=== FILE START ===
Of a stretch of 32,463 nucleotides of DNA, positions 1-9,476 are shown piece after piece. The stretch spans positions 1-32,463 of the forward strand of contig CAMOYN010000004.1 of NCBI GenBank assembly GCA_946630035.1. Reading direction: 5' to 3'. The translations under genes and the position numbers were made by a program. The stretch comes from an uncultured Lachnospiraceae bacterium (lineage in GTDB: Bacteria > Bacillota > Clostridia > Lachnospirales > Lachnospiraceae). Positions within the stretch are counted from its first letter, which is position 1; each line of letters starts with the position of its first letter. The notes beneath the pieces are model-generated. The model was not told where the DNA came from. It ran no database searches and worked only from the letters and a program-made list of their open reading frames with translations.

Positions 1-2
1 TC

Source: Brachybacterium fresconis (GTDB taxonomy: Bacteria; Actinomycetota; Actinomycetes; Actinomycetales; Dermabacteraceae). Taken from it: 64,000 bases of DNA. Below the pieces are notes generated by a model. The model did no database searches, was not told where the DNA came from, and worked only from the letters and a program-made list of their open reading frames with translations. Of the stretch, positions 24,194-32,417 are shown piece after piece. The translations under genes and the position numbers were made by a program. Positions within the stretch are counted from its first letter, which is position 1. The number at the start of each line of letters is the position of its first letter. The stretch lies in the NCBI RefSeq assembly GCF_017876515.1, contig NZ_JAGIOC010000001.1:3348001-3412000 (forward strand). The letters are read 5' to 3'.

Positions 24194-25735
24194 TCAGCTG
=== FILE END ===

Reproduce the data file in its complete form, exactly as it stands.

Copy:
Of a stretch of 32,463 nucleotides of DNA, positions 1-9,476 are shown piece after piece. The stretch spans positions 1-32,463 of the forward strand of contig CAMOYN010000004.1 of NCBI GenBank assembly GCA_946630035.1. Reading direction: 5' to 3'. The translations under genes and the position numbers were made by a program. The stretch comes from an uncultured Lachnospiraceae bacterium (lineage in GTDB: Bacteria > Bacillota > Clostridia > Lachnospirales > Lachnospiraceae). Positions within the stretch are counted from its first letter, which is position 1; each line of letters starts with the position of its first letter. The notes beneath the pieces are model-generated. The model was not told where the DNA came from. It ran no database searches and worked only from the letters and a program-made list of their open reading frames with translations.

Positions 1-2
1 TC

Source: Brachybacterium fresconis (GTDB taxonomy: Bacteria; Actinomycetota; Actinomycetes; Actinomycetales; Dermabacteraceae). Taken from it: 64,000 bases of DNA. Below the pieces are notes generated by a model. The model did no database searches, was not told where the DNA came from, and worked only from the letters and a program-made list of their open reading frames with translations. Of the stretch, positions 24,194-32,417 are shown piece after piece. The translations under genes and the position numbers were made by a program. Positions within the stretch are counted from its first letter, which is position 1. The number at the start of each line of letters is the position of its first letter. The stretch lies in the NCBI RefSeq assembly GCF_017876515.1, contig NZ_JAGIOC010000001.1:3348001-3412000 (forward strand). The letters are read 5' to 3'.

Positions 24194-25735
24194 TCAGCTG